Levon Helm: Dirt Farmer (Vanguard) BEST OF ELSEWHERE 2007

18 Oct 2007  |  1 min read

If anyone has won the right to sings songs of life on hard scrabble farms it is Levon Helm, the former drummer/singer/mandolin player in the Band who grew up on a cotton farm near a town called Turkey Scratch in Arkansas. His group -- called for a time Levon and the Hawks -- backed Ronnie Hawkins, linked up with Bob Dylan and became simply The Band. Many consider Helm the authentic voice... > Read more

Levon Helm: The Mountain

Robert Plant and Alison Krauss; Raising Sand (Rounder) BEST OF ELSEWHERE 2007

18 Oct 2007  |  <1 min read  |  1

From what seems a most unlikely pairing -- the former Led Zepp frontman and the "new bluegrass" singer/fiddle player -- comes one of the best albums of the year: an often eerie folk-framed collection in which the duo engage the heart of songs by Townes Van Zandt (the other-world sound of Nothing), Tom Waits and Kathleen Brennan (Trampled Rose), the Everly Brothers (Gone Gone Gone),... > Read more

Robert Plant and Alison Krauss: PLease Read the Letter

Various: A Tribute to Fats Domino (Tipitina's/Shock)

17 Oct 2007  |  1 min read

In the days after Hurricane Katrina it was believed that this great New Orleans r'n'b singer had been washed away. Fortunately he had been rescued although his home, like much of that wonderful city, had suffered extreme damage. The interesting thing about the rumours of his death was the sudden recognition of his talent in the wider world: he had been one of the earliest influences on... > Read more

Big Chief Monk Boudreaux with Galactic: So Long

Various Artists: Sowing the Seeds (Appleseed/Elite)

16 Oct 2007  |  <1 min read

This moving and sometimes inspiring double-disc celebrates the 10th anniversary of the Appleseed label which is a home to various socio-political folkies such as Pete Seeger, Tom Paxton and others. But for this, their first sampler, they have also invited in some guests such as Bruce Springsteen and Donovan -- and had Seeger record some excellent new material, notably the opener, a brief... > Read more

Tommy Sands, Pete Seeger, Vedran Smailovic: Music of Healing

Tunng: Good Arrows (Full Time Hobby)

29 Sep 2007  |  <1 min read

This Anglofolk-cum-indie altpop outfit were a previous Elsewhere pick with their beguiling and sometimes baffling Comments of the Inner Chorus. At time they sound like the Incredible String Band without the fey folksiness, at others like the Beta Band (a good thing) or the Penguin Cafe Orchestra, or evoke hot Hawaiian beaches beside a dark English forest, or seduce you with a gorgeous melody... > Read more

Tunng: Bricks

Tim Gane and Sean O'Hagan: La Vie d'Artiste (Too Pure)

29 Sep 2007  |  <1 min read

In the long and ever-changing list of "favourite bands" two names come up for me consistently, Stereolab and the criminally ignored High Llamas whose Sean O'Hagan was doing Brian Wilson better than Wilson was for over a decade. Soundtracks in the absence of seeing or knowing much about the movie can be difficult affairs, but with Stereolab's Gane and O'Hagan penning the music for... > Read more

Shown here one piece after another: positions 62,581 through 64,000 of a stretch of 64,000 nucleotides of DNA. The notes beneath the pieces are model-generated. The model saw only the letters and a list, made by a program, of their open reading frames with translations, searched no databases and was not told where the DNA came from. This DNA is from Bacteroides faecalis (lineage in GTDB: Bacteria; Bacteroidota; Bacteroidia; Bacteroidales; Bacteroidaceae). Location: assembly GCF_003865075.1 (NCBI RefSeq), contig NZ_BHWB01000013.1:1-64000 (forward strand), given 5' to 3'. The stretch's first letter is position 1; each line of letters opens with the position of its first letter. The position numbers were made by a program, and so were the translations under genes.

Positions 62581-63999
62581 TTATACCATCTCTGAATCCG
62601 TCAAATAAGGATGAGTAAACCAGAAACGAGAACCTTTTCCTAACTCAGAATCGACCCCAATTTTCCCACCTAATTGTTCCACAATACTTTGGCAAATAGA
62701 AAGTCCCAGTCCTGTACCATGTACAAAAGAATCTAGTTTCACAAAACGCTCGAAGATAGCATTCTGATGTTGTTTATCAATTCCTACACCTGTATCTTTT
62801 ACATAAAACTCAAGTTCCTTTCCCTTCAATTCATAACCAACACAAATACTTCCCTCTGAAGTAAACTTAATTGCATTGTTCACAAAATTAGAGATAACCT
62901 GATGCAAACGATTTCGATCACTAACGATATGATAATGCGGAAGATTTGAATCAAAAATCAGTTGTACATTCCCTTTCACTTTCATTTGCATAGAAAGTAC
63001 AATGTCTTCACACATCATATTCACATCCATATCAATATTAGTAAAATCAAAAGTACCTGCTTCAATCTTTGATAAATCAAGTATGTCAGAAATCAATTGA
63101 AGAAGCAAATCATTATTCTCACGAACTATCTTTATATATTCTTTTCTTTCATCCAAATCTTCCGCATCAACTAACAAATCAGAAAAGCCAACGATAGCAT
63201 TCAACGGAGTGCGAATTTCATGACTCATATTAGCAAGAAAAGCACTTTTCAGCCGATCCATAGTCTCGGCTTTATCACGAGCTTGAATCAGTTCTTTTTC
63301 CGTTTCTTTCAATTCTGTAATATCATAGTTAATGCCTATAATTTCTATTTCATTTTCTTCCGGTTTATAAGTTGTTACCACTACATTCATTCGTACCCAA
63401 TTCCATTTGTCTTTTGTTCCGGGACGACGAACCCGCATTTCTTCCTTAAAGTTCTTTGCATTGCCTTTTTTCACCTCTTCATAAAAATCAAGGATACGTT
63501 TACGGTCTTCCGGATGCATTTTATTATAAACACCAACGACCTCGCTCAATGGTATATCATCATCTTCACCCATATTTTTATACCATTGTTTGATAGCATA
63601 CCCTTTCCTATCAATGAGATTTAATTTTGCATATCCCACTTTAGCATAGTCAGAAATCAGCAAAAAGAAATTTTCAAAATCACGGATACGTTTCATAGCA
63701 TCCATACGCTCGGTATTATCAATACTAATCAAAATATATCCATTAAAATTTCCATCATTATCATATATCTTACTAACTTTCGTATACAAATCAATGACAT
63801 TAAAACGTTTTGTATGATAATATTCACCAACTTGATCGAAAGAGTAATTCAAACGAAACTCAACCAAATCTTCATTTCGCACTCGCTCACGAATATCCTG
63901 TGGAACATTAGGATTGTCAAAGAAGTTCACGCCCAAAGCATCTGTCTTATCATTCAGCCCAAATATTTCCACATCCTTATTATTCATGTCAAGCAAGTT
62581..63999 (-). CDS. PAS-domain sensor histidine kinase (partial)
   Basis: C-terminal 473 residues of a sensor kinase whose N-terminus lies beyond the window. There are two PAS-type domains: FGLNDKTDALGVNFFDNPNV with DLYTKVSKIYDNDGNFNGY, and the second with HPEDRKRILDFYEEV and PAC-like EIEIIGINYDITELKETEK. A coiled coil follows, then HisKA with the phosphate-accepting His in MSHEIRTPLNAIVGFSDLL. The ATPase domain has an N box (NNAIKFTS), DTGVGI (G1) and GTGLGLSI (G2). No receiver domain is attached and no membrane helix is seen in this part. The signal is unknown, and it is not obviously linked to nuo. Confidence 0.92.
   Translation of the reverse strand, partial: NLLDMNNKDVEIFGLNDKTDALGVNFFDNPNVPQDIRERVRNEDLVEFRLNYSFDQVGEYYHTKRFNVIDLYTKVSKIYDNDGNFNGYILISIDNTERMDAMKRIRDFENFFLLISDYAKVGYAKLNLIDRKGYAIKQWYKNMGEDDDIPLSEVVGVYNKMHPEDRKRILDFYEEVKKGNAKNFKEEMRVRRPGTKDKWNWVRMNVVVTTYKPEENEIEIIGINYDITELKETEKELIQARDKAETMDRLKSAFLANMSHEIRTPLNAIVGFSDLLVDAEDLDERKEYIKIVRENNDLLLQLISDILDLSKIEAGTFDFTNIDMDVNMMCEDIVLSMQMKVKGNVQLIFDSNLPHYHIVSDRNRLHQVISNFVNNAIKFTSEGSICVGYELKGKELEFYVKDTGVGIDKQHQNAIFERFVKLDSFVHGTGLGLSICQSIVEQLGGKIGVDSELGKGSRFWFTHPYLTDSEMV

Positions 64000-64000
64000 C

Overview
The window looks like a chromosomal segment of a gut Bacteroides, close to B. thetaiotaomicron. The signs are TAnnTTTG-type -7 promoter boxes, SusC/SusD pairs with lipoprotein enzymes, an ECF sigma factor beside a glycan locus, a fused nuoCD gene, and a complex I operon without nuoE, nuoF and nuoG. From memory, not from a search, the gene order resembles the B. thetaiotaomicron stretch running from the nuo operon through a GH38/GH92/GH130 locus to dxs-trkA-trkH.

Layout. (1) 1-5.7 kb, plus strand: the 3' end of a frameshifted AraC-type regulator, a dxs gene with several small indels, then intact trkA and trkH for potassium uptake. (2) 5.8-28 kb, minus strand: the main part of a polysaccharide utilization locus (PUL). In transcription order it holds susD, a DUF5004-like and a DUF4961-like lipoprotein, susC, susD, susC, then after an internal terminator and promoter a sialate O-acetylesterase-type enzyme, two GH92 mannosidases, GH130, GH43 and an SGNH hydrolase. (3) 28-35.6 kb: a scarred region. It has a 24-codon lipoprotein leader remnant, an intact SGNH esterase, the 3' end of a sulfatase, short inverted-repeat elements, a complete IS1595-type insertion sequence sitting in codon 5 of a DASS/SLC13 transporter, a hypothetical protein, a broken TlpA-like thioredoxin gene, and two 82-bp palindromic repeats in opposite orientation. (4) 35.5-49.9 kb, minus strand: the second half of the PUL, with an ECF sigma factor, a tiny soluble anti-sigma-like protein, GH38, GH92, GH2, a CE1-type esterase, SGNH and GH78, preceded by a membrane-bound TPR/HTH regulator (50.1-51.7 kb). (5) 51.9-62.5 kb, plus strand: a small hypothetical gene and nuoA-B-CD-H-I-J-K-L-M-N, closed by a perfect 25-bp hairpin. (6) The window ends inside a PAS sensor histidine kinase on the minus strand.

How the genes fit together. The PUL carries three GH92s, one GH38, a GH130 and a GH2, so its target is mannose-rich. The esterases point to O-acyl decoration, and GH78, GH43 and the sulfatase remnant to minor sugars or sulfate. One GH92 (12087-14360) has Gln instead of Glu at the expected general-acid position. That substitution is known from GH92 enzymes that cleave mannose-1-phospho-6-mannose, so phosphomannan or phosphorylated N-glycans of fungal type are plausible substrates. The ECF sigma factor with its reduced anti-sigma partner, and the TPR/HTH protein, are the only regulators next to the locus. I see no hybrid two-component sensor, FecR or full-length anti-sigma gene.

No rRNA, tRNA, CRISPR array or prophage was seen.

Tim Gane and Sean O'Hagan: Yoko Johnson

Various: Wounded Heart of America; Tom Russell Songs (Hightone)

29 Sep 2007  |  <1 min read

Some weeks ago I was invited to give a talk about some of my favourite music to a group of people in someone's home. It was a very pleasant night and the first few things I played were either by the American singer-songwriter Tom Russell or his songs sung by others (notably Joe Ely covering the dramatic Gallo Del Cielo which I said I could envision as a film by John Huston). Russell is... > Read more

Tom Russell: Who's Gonna Build Your Wall?

Various: Bowiemania (Naive)

29 Sep 2007  |  <1 min read

Compiled by the French arranger/sound artist Beatrice Ardisson, this wayward collection of people covering Bowie songs is as enjoyable as it is uneven: but even the weaker moments hold considerable appeal. They are hardly household names here (Microsillion, Rhonda Harris, Los Chicros) but some are so engaging you might want to hear more from them (Medi and the Medicine Show's take on Rebel... > Read more

Yann Tierson and the Divine Comedy: Life on Mars

Bettye LaVette and Drive-By Truckers: The Scene of the Crime (Anti) BEST OF ELSEWHERE 2007

29 Sep 2007  |  <1 min read

This is an unexpected pairing: soul-singer LaVette with alt-country rockers Drive-By Truckers recording in Muscle Shoals in Alabama. A marriage made in heaven (or a somewhat hotter place) as it turns out: the band are edgy or supportive and nudge LaVette (who needs little prompting it must be said) through a collection of gritty songs which either jump out of the speakers or drag you into... > Read more

Bettye LaVette and Drive-By Truckers: I Still Want to be Your Baby

Patti Smith: Twelve

17 Sep 2007  |  <1 min read

Even in Smith's often unpredictable career this is unexpected: a covers album which includes Tears For Fears' Everybody Wants to Rule The World? Its very straight treatment is equally surprising. You'd expect her to tear through it with righteous indignation but no, she delivers it as the bouncy pop ballad it always was. But better is elsewhere: her drawling treatment of... > Read more